Here’s the situation. There are far too many people with handicapped stickers. Or maybe there are just not enough handicapped spots. Or maybe it’s all of the above.
Consider a trip to Costco and the reason Professor X rarely goes there. There are approximately 10 disabled parking spots in the lot. Sounds like quite a few, right? Until you realize that every member of the AARP visits Costco. Regularly. Is it the free samples? Or the cheap hot dogs? (Yes, that is the reason I go, but we aren’t talking about ME here). So Professor X gets to Costco and prays that one of the aforementioned spots opens up.
After chicken fighting with an 88 year old for the space, he gets out of the car and must now decide how next to proceed. Even the *best* spot is at least 30 feet from the store’s entrance. Far enough that walking there with his cane will be excruciatingly painful. And if he gets to the front entrance of the store and there are no vroomy carts, then he has to hobble back to the car and go home. He’ll be in pain for 2 days from the effort and won’t have even entered the store.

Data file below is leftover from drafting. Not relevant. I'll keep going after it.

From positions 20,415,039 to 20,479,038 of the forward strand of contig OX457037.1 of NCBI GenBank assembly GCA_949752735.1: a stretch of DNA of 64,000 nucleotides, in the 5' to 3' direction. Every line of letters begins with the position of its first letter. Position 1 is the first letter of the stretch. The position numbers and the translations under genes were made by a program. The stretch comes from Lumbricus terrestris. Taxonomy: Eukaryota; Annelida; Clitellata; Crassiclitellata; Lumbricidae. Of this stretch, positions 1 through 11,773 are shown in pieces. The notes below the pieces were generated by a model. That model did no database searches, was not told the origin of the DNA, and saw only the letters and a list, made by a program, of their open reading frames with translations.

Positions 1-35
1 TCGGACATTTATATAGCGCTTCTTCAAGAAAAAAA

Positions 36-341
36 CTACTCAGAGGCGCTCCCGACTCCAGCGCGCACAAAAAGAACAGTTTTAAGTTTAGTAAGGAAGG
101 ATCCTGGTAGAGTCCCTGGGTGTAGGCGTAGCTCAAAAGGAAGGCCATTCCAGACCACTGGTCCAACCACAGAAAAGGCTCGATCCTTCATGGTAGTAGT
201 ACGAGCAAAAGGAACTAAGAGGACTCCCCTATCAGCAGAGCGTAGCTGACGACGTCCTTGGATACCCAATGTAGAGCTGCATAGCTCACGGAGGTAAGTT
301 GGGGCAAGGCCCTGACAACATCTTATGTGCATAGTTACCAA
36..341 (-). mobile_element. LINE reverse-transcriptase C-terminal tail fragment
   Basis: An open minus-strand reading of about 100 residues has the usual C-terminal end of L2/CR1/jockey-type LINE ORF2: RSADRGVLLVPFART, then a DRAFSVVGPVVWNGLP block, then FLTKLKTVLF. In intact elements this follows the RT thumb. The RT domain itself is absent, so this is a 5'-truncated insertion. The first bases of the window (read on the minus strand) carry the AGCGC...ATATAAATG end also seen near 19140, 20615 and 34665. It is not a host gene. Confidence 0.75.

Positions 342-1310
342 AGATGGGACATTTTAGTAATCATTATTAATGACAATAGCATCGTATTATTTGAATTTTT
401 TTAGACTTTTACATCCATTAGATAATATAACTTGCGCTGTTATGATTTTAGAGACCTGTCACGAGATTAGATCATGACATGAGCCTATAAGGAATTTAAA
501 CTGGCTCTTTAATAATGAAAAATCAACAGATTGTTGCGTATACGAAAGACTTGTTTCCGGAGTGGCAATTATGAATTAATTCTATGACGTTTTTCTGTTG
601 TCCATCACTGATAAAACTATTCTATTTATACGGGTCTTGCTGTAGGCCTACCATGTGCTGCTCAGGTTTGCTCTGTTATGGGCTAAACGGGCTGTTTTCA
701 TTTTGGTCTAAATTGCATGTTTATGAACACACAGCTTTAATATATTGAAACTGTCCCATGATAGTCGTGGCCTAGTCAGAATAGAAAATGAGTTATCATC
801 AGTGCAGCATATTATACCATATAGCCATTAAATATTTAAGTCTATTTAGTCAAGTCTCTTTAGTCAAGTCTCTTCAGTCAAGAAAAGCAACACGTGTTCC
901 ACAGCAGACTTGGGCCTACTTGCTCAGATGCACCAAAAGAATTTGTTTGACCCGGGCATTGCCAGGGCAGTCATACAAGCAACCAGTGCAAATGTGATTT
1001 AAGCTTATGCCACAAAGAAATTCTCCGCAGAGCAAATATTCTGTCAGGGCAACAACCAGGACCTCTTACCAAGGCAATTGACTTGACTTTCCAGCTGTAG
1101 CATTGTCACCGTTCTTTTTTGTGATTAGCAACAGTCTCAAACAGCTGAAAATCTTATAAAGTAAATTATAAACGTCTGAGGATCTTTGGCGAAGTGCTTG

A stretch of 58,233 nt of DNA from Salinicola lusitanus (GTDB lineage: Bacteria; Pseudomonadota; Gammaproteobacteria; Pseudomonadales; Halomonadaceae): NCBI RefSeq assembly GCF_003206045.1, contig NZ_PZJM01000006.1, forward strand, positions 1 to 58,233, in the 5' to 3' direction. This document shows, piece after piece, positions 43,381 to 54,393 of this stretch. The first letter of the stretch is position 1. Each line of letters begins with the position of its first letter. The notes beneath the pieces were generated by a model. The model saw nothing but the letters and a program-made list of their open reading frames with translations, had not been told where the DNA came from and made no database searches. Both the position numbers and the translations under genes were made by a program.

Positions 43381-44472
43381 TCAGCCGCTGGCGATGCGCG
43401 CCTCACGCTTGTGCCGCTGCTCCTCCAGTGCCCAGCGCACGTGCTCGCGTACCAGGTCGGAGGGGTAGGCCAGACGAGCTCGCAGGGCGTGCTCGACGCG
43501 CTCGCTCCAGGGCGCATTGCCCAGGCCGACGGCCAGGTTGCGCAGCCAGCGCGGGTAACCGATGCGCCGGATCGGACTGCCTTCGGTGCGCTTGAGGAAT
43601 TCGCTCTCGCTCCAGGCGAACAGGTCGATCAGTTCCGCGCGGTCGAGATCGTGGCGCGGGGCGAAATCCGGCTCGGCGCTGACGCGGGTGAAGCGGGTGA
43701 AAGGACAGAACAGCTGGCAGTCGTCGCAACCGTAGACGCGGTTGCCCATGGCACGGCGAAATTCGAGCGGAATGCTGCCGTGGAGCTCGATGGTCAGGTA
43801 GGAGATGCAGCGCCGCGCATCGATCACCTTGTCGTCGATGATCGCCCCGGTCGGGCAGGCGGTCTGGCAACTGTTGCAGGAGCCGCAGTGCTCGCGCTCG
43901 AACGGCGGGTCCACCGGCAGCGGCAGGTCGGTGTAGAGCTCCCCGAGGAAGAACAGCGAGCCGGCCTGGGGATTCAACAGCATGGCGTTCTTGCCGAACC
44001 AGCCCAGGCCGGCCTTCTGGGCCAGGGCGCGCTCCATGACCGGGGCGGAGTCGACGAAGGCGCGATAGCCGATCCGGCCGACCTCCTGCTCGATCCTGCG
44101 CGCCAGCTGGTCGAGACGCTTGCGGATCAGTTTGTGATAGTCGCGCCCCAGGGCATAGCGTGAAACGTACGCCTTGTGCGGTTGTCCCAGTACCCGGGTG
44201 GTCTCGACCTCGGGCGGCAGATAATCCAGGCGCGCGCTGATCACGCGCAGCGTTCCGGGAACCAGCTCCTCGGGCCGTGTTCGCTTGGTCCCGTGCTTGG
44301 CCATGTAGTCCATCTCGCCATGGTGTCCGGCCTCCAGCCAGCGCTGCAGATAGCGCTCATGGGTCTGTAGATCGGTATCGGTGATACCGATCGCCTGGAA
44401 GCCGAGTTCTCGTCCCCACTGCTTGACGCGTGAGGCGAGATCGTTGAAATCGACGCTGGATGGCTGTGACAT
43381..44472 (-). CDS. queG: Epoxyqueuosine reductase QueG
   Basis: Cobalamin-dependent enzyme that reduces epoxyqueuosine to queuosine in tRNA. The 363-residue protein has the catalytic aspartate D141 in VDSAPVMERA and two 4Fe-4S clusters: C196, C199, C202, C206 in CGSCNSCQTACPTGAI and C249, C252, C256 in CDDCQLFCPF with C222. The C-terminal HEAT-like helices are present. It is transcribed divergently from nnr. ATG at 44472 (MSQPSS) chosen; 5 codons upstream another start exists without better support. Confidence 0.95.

He could, on the other hand, pull out his wheelchair and cover the distance easily (as ling as he doesn’t wheel behind a car that decides to back up and can’t see him in his chair). But then what does he do with his chair at the front entrance when he picks up a vroomy cart? Park and lock it up on the “wheelchair rack”? He could take it into the store, but then where does he put his boxes and boxes of items? On his lap of course. And this gets heavy and cumbersome quickly. Especially in Costco.
(Did I mention that my 5 year old is probably sitting on his lap through all this because she missed the Kindergarten cutoff by 2 weeks?)
So let’s assume all goes well and he gets a vroomy cart and buys some delicious organic coffee and garden burgers. Now there is the less than small matter of getting everything out to the car. Which is at least 30 feet from the entrance. Probably more.
You get the idea. Shopping trips become nightmarish quickly.
So what is the moral of this story? Sometimes I purposefully do not take the close parking spot. Even when I could. Not because I’m a saint or a fitness buff, but because I realize someone else out there might need that spot a whole lot more.